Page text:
Could “Real Life” Brain Training Be the Answer?

As we’ve reported before, brain training exercises may not be very effective, but a recent study has shown that there may be hope. In fact, when researchers look closely, they find that brain exercises might improve reaction time and function in certain areas of the brain, like the prefrontal cortex—which is involved with planning complex thoughts, expressing personality and social behavior, and making decisions.

New Findings
In this new study, researchers at the University of Texas at Dallas studied older adults ages 56-71 to see if brain training exercises could enhance cognitive skills. They even compared the participants to those who were simply exercising regularly (which we know protects the brain). Instead of puzzles and other games that most brain training programs use, the scientists used integrated tasks that involve everyday engagements such as reading newspapers, discussing movies, or chatting about financial planning to train the participants for about three hours each week for 12 weeks. Their key finding? Older adults in the brain training program required less prefrontal cortex activation to complete cognitive tasks. The researchers could see these results using fMRI—a magnetic brain imaging technique that visualizes levels of oxygen in different brain areas. The subjects’ reaction time in cognitive tasks even decreased after training as compared to the exercise group. This basically means that cognitive processes were less taxing and their brains could work more efficiently to accomplish the same task.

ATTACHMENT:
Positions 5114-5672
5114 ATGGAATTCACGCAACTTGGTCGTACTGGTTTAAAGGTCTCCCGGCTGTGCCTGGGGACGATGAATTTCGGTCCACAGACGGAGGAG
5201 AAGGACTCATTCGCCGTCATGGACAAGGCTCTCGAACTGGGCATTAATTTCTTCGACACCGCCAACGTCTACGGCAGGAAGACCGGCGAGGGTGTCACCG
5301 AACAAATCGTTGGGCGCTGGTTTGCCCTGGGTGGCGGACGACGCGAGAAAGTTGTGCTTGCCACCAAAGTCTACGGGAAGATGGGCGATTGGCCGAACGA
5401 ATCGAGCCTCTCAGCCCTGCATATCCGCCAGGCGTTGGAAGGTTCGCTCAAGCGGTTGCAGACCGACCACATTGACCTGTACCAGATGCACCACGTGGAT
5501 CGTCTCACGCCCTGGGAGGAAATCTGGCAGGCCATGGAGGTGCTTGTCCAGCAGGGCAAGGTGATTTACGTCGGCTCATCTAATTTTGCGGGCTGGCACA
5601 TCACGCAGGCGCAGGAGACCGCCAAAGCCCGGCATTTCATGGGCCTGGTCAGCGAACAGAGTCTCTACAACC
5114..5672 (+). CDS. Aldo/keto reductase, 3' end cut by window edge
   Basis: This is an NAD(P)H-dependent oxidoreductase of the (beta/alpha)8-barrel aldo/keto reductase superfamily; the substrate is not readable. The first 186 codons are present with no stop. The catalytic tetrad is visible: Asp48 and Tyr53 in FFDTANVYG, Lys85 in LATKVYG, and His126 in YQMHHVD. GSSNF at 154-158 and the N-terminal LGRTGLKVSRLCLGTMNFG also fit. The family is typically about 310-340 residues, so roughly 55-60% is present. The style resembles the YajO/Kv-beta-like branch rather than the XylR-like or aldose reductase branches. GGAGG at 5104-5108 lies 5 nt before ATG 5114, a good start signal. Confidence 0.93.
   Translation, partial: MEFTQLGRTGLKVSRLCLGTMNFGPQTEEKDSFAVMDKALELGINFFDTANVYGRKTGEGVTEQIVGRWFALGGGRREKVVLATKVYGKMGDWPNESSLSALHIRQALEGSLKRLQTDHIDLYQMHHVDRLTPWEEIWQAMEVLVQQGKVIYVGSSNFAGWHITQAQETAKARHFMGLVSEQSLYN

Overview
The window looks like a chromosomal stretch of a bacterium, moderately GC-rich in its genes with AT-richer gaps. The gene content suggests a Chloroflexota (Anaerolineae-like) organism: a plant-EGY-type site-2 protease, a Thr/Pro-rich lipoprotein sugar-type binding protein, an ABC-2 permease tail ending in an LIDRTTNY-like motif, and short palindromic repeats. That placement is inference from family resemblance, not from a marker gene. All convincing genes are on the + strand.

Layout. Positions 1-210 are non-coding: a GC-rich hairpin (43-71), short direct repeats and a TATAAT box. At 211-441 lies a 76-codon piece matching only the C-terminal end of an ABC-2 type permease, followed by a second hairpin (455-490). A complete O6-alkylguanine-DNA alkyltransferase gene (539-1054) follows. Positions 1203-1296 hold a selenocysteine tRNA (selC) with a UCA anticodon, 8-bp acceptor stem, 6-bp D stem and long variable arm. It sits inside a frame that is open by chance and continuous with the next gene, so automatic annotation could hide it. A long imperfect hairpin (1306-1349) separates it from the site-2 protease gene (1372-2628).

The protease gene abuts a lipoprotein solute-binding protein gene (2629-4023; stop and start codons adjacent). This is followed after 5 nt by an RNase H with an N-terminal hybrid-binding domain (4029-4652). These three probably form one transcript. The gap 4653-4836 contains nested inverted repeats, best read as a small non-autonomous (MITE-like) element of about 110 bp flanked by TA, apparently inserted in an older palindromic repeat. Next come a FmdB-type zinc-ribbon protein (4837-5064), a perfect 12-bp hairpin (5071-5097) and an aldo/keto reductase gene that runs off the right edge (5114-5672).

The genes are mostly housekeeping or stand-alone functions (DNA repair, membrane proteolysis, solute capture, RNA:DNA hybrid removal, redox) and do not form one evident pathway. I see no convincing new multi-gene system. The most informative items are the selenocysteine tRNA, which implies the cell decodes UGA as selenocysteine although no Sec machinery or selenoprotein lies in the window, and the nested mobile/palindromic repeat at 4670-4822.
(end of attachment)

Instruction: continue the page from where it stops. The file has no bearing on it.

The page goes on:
Bottom Line
So what does this all mean? Well, overall there is not much good evidence that cognitive training helps prevent the decline in brain function that happens naturally as we age. But this study suggests that brain training over 12 weeks for three hours a week using everyday tasks could actually help, perhaps by decreasing the effort it takes your brain to perform tasks, and increasing your processing speed. Researchers still need to come up with a way to standardize these training techniques so that everyone can use them, and to make sure that their findings translate to improvement in everyday life tasks (a common criticism of brain training games). So, in the meantime, you can do other things that we know help the brain: exercise, eat a healthy diet, and challenge yourself to a mental workout.

(Feature photo from

Elizabeth Wilhoite

Elizabeth Wilhoite is an intern with the Healthy Aging Project, and a student in the Integrative Physiology Department at the University of Colorado Boulder.